Teachers make both closed and open assignments.

Closed assignments are a follow-up of material taught. Often, they are practice. All students do the work of the assignment in the same way. Examples of closed assignments are:

Do all the calculations on page 120 of the arithmetic book.

Write the letter B twenty times as carefully as possible.

Memorize the poem on page 50.

Open assignments provide for student diversity. Examples of open assignments are:

Write a half page about your weekend.

Find three new words in the dictionary and write sentences using them.

Continue working in your workbook.

Using the techniques taught to the whole class, draw a picture with crayons illustrating the season.

Although closed assignments are necessary for the sake of mastery, they do present problems:

Students vary in how long they take to complete an assignment. Take an example. The teacher teaches a whole-class handwriting lesson on forming the capital B. Posture, hand position, and how the pencil is held are all taught in the lesson. The students are then given an assignment to practice the formation of the capital B. The fast students get the work done in short order. The slower students complete only part of the assignment.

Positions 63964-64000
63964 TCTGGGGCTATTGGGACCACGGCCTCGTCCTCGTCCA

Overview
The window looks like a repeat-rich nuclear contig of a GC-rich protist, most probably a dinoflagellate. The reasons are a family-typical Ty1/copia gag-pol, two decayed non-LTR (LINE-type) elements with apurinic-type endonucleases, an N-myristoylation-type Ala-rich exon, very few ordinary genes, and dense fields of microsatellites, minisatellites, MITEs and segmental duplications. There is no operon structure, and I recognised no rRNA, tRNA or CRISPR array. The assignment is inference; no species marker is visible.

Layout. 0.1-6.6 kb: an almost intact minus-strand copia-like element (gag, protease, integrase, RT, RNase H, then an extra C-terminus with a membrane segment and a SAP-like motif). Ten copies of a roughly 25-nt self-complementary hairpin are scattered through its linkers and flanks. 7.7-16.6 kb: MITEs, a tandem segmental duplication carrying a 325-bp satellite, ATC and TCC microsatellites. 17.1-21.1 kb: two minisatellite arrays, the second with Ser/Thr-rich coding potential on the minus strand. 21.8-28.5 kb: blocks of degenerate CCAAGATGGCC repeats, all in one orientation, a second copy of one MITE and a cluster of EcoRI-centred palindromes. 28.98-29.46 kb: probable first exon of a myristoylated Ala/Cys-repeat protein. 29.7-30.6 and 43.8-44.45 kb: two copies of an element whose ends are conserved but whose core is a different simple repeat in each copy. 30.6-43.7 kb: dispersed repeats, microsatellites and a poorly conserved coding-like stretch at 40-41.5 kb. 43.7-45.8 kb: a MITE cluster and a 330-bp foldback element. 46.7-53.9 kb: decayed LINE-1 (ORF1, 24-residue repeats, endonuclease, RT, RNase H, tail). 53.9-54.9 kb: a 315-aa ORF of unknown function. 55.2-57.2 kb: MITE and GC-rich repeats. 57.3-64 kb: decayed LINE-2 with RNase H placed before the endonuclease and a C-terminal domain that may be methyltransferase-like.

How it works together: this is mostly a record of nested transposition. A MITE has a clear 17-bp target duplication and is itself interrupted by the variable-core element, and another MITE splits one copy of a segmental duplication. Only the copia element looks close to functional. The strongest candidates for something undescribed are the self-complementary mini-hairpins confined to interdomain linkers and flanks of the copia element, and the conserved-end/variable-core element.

What should be done with the students that finish the work quickly?

Should the laggards be required to complete the assignment?

This frustrating situation exists every day in every classroom in the world. There is no excellent solution. However, the students are least frustrated when the work seems easy to them. Rather than gearing the assignment for the average student, the teacher can gear the assignment for the below average. Students who complete the work quickly can turn to open assignments.

The effect of this is that the slowest students work on closed assignments most of the time, while the fastest students work on open assignments most of the time.